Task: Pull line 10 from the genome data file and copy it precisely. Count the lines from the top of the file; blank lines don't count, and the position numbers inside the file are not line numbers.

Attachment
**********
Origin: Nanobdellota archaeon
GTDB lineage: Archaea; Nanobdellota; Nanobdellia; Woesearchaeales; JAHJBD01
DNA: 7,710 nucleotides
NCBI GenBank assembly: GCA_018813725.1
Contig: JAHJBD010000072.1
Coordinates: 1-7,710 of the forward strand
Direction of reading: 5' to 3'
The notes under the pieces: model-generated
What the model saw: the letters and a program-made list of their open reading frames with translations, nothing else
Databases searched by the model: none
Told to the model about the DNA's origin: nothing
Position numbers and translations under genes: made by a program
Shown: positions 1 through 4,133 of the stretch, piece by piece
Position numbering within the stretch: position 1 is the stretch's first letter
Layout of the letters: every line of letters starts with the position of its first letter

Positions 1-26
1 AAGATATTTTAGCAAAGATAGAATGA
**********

Databases searched by the model: none